Between the two world wars, Germany was, briefly, a democracy. In 1933, Adolph Hitler was appointed chancellor. Within the month, the building that housed the German Parliament burned to the ground. The burning of the Reichstag is commonly viewed as the end of German democracy and the beginning of Germany’s steep descent into a moral abyss, into totalitarianism, industrial murder, genocide and the precipitation of a war that cost tens of millions of lives.

Last week we watched as thousands of President Donald Trump’s most ardent supporters, urged on by Trump himself, violently broke into the United States Capitol, looting and causing elected officials to shelter and flee. As with the Reichstag, that invasion marked more than the simple break-in of a government building. Occurring as Congress proceeded with its constitutional duty of tallying votes from the presidential election, the mob’s violent disruption of a legally mandated process represents an assault on our government, on our constitutional values, and on the institution of democracy itself.

Since 1492, the United States has been voluntarily and involuntarily settled by people from different racial and ethnic backgrounds. Today, that means our nation includes people with a multitude of views, influenced by cultures, religions and traditions from around the world.

The United States is a country of 328 million people.

The population of the United States will never agree on anything.

So how does this nation proceed?

Like most Americans, I recognize that a functioning democracy in a diverse country requires tolerance and compromise. As individuals, we have different views on everything from school funding to the delivery of medical care to racial injustice to taxes to grazing allotments. Being part of a democracy means accepting the fact that no one gets their way all the time. That’s true for everyone across the political spectrum — right, left and center. That’s our unwieldy political system, and we all struggle at times to live with it.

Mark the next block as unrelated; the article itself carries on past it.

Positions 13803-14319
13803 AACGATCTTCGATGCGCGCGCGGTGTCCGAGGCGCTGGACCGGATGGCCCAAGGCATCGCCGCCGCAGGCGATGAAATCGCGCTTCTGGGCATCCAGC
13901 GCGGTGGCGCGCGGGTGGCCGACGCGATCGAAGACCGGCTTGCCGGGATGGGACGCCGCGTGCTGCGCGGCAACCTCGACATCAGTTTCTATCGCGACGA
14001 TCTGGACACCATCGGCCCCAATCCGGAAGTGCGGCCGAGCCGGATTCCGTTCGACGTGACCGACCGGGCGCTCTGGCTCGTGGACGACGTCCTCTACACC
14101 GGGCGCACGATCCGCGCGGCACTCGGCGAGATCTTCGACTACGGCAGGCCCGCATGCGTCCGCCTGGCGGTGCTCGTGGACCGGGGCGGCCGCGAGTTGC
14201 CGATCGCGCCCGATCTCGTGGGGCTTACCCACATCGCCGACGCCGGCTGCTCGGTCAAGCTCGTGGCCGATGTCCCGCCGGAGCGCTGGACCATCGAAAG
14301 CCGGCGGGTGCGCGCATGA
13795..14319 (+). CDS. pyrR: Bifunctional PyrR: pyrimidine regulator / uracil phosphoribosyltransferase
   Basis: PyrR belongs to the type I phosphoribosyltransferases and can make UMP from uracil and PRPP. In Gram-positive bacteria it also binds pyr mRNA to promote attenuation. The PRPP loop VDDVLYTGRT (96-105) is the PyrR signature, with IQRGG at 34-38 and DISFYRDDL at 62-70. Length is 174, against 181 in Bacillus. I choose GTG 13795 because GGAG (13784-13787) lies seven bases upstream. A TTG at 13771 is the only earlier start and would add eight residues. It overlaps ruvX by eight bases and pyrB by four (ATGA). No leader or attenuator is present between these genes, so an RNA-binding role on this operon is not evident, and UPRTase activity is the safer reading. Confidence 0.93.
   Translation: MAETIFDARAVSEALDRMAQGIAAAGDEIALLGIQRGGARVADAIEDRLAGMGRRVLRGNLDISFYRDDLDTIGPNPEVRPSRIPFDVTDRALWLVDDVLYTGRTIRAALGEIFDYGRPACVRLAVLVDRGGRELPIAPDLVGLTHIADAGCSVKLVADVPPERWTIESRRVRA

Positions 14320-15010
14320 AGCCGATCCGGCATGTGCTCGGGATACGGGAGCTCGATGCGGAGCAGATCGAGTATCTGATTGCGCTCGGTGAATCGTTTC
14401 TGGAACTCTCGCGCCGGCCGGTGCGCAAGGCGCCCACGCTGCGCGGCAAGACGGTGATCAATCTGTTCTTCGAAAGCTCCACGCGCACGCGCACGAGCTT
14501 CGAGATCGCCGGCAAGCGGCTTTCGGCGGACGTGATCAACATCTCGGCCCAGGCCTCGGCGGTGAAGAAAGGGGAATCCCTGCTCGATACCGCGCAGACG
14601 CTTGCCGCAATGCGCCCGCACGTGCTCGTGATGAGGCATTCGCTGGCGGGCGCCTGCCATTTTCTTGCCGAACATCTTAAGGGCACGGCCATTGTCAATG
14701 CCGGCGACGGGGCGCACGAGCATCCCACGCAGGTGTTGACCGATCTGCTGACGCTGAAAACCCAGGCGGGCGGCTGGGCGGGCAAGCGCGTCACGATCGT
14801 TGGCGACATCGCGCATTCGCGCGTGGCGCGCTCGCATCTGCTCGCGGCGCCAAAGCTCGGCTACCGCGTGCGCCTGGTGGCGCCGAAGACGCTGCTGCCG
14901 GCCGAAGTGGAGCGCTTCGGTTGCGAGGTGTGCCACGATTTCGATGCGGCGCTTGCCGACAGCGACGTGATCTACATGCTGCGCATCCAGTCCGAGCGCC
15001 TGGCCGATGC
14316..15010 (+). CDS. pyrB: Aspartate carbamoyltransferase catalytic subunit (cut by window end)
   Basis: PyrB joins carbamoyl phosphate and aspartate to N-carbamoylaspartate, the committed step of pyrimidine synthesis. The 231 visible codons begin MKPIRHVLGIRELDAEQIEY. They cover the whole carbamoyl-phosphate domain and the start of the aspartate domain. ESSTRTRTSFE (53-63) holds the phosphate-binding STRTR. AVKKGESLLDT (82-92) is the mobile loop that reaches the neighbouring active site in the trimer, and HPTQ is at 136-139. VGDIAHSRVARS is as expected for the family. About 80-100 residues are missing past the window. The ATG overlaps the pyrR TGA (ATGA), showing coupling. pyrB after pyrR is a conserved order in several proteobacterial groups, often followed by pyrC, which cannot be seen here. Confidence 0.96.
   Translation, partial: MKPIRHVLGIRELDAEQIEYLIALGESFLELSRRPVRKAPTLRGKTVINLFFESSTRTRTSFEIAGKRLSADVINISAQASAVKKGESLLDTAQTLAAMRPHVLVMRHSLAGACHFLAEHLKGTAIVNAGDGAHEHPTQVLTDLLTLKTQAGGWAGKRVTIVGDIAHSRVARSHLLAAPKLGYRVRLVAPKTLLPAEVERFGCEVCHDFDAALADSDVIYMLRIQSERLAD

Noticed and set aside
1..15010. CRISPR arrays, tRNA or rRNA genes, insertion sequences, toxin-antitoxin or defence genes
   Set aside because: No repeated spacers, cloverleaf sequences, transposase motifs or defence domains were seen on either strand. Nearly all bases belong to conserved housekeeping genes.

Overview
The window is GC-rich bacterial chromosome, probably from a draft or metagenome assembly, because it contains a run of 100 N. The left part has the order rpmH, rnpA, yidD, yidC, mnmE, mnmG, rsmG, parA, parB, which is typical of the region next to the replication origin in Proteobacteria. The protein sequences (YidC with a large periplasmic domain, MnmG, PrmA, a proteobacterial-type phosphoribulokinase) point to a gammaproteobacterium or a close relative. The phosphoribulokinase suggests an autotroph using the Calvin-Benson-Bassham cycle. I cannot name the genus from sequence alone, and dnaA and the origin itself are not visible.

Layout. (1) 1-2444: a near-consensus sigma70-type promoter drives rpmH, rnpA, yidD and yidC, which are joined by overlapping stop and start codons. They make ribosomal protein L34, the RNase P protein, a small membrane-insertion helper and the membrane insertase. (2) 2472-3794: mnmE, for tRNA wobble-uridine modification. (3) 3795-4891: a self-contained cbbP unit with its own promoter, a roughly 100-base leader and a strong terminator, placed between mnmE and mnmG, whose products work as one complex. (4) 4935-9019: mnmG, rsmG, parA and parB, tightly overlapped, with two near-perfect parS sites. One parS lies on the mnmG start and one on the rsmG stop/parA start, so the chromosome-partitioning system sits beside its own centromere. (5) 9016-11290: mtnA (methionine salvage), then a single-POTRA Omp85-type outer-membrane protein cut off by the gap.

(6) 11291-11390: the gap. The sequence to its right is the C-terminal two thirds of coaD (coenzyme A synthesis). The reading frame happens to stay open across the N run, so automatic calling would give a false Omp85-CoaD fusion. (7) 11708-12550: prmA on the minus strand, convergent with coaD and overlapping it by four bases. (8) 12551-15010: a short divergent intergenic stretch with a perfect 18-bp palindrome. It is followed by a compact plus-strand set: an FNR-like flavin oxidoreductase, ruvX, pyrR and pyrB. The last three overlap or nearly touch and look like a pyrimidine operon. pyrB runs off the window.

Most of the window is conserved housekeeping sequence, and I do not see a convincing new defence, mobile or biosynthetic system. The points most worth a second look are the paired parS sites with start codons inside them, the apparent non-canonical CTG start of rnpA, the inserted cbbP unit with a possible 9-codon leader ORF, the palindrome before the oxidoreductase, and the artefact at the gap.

Last week we were shown the alternative.

The Constitution is the document that defines our nation — it expresses our nation’s essential ideals and describes how our government is set up and functions. You can call yourself an American patriot for defending our constitutionally based institutions and form of government — members of the military, government employees, lawyers, judges and law enforcement officers have taken oaths to do so. But you don’t get to designate yourself a “patriot” while destroying government buildings in the attempt to force your will on other Americans. You don’t get to call yourself “patriotic” and also upend an essential government proceeding because an election didn’t go your way. You can’t have it both ways.

The Trump rioters’ actions show that they deliberately lie about what they stand for. The mob at the Capitol presented themselves as patriots — intent on “taking back America” while waving American flags and chanting “USA! USA!” (Ironically, at least one rioter carried a Confederate flag, this nation’s ultimate symbol of treason.) Yet precisely while claiming to be patriots, the mob committed one of the most un-American acts possible: They occupied the Capitol by force, vandalized the building and disrupted government proceedings taking place inside. Because the mob disbelieved or disagreed with the election result, rioters felt entitled to enter the Capitol with weapons and to disrupt proceedings they didn’t want to occur. They damaged property, called to hang Vice President Mike Pence and caused members of a sitting Congress to flee to safety. Five people died.

The Capitol riot is amazing for another reason: the sheer number of people with the apparent belief it is perfectly acceptable for them to push elected lawmakers out of the way and to make the decisions that affect the residents of this country.

They believe they are entitled to do so. Why?

Because ...

Well ...

Because they say so.

In reality, Trump’s rioters have violated the most fundamental of American principles. In this country we have elections for public office and on public issues, and somebody always loses. For Trump supporters, just as for everyone else, accepting unwelcome election results is a part of the give-and-take of being a true American.


Anne Morrison is a La Grande resident and retired attorney who has lived in Union County since 2000. This is her first contribution for Thinking Out Loud, her monthly column for The Observer.

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